Jesus for Kids – 5 Top tips for Teaching Flags and ribbons for Children’s Worship

One thing I am passionate about is passing on the joy of moving and dancing with flags and ribbons to children. However, I am keen that they understand scriptural references and know that they are choosing to pick up a vehicle that can be used to talk to God, to communicate, worship and share their heart. In this blog post you’ll find 5 top tips for teaching flags and ribbons as part of Children’s worship.

Indoor group during children's worship using flags.
Moving Rainbows | Guildford

How does using dance and movement with children encourage them on their walk with God?

From a wide-angle perspective dance encourages growth of self-esteem, beliefs, accomplishments and other skills. It also releases children to live their life in a way that they want too and will be of value to them. However, if you zoom in, dance and movement provide a safe space for children to learn to channel their emotions and communicate to God when words maybe difficult. Additionally, it also provides opportunity for children to learn the Bible, resulting in the ability to put movement and actions to words, helping with memory verse remembrance and themes and topics in the Bible.

Children outdoor dancing with flags.
St Albans Holiday Club

Please recognise that you will have your own unique way of teaching – because God made you that way! So, what I put forward are simply suggestions, they are things that I have learnt along the way and have found helpful when teaching children’s worship in particular.

There is too much to say all in this post, so make sure you check out my post about What the Bible says about Flags and Banners to help with any background information you may want to know.

Here are my top 5 tips for teaching flags and ribbons for children’s worship specifically:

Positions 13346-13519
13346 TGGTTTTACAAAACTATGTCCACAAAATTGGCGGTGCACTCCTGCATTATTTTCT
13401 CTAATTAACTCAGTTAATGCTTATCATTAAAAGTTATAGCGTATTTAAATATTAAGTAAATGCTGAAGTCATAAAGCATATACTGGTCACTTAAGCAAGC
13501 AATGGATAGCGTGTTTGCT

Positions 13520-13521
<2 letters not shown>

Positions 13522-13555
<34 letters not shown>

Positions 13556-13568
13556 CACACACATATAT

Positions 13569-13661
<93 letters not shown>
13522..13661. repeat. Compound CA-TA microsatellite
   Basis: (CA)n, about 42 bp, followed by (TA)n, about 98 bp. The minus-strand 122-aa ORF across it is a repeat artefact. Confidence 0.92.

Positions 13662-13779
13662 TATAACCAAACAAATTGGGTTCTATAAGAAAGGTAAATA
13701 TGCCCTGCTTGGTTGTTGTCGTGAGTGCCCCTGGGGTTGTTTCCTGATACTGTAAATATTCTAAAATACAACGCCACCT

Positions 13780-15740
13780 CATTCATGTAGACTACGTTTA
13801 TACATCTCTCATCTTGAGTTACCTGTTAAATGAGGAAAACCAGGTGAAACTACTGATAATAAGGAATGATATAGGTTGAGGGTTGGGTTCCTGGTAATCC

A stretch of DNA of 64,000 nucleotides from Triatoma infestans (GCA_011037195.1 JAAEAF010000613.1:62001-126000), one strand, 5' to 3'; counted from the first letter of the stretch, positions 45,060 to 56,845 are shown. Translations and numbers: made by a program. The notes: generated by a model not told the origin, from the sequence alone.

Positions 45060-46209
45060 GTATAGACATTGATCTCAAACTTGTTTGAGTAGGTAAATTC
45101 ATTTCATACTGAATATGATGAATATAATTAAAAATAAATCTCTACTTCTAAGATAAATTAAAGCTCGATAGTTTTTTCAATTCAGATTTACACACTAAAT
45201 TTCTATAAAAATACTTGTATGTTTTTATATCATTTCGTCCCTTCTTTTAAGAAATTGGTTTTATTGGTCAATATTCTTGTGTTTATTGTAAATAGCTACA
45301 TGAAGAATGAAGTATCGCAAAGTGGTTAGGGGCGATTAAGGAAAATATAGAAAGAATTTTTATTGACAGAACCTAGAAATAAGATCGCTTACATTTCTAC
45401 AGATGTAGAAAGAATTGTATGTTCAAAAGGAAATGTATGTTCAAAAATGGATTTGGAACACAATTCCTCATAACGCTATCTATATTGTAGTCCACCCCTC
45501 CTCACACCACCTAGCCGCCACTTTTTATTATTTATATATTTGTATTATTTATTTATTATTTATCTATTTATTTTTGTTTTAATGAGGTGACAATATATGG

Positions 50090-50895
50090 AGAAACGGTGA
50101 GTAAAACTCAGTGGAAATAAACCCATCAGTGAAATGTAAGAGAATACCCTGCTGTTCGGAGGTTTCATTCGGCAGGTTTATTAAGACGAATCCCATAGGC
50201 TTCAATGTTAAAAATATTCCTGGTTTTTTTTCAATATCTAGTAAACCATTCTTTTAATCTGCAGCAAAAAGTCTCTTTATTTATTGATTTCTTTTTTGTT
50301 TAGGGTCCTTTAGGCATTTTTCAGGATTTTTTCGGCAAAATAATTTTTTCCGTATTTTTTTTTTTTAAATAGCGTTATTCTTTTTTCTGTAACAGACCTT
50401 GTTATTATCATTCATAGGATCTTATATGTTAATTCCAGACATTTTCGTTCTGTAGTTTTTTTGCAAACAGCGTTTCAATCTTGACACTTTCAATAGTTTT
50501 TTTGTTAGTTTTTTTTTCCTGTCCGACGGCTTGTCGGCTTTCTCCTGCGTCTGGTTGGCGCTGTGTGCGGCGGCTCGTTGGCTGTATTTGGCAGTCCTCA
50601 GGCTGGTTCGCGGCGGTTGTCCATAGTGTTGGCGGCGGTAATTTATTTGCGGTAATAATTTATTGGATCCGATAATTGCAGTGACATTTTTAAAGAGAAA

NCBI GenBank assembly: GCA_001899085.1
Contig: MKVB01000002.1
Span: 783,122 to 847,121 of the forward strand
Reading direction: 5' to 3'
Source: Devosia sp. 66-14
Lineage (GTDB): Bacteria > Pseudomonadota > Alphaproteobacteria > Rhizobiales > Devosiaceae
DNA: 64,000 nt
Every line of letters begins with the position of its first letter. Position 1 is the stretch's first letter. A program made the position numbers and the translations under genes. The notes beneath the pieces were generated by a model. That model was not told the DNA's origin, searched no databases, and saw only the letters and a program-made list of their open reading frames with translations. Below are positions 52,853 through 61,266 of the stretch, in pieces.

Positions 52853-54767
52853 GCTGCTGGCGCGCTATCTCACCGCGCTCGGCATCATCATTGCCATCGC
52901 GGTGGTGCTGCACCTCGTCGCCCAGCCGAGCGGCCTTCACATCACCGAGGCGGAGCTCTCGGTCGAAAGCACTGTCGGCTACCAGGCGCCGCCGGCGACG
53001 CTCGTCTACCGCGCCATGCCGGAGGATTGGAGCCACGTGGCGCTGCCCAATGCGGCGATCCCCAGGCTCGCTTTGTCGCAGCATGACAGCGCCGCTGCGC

1. Have clear intentions and boundaries

Boundaries – However well you know the children you will need clear boundaries in place. These include things like, the flag stays rolled whilst you’re teaching or talking. You put your hand up and count back from 5 when you want the children to be still. They sit down or put their flag down when you’re talking. You make it clear what happens if they continually don’t listen. They understand their dance space and where they can go when they move.

Intentions – This is about letting parents and children know what they are going to be doing during the session. Depending on the context of your workshop or class, this is important. Although it might seem obvious, you will need to say they will be worshipping, praying, reading the Bible and dancing for Jesus. If it’s not a ‘normal’ event i.e. church, Sunday school etc. But more like a youth club, holiday club, you may have some unchurched children there (awesome), we just need to still be respectful of their back ground.

2. The more help you have the better

No brainer with children! When ever you think you have enough you don’t! Regardless of how well behaved you think your children are, they will use a flag as a sword or poke someone on purpose. It’s new and exciting. So it’s best to accept it will happen rather than consider it won’t!

Due to this, extra hands are your best friend as they can help police what the children are doing with the resources. Helpers are also useful when you are teaching, they can dot them selves amongst the children. So, even if the children can’t see you, they can watch a helper (provided you’ve primed the helpers with what you are doing!). Should you split into group work, helpers can assist those groups and children that might be finding the task hard.

Children's worship with flags.
Mothering Sunday | Emmanuel Church Guildford

3. Restrict numbers for some children’s worship workshops

It sounds quite harsh doesn’t it? But honestly, when you are teaching flags and ribbons you don’t want a packed hall. Not only will you have to fight above the noise to capture attention and teach safely. But the children won’t be able to enjoy the full effect of moving and dancing with a flag or ribbon if they don’t have the space within which to do it.

If you do have to do a big group, my suggestion would be to split the group in two when ever it comes to actively moving as a smaller group can access the space more effectively.

Therefore, when planning your numbers think in realistic terms about how many bodies you can get in your space to effectively delivery an excellent children’s worship workshop.

4. Demonstrate, teach, practise, repeat in chunks

Chunking is something that I will talk about in another post. But essentially break down what ever you want to teach them into small sections and then do this:

Demonstrate – the children WATCH you do the movements

Teach – you TALK through and DO the movements with them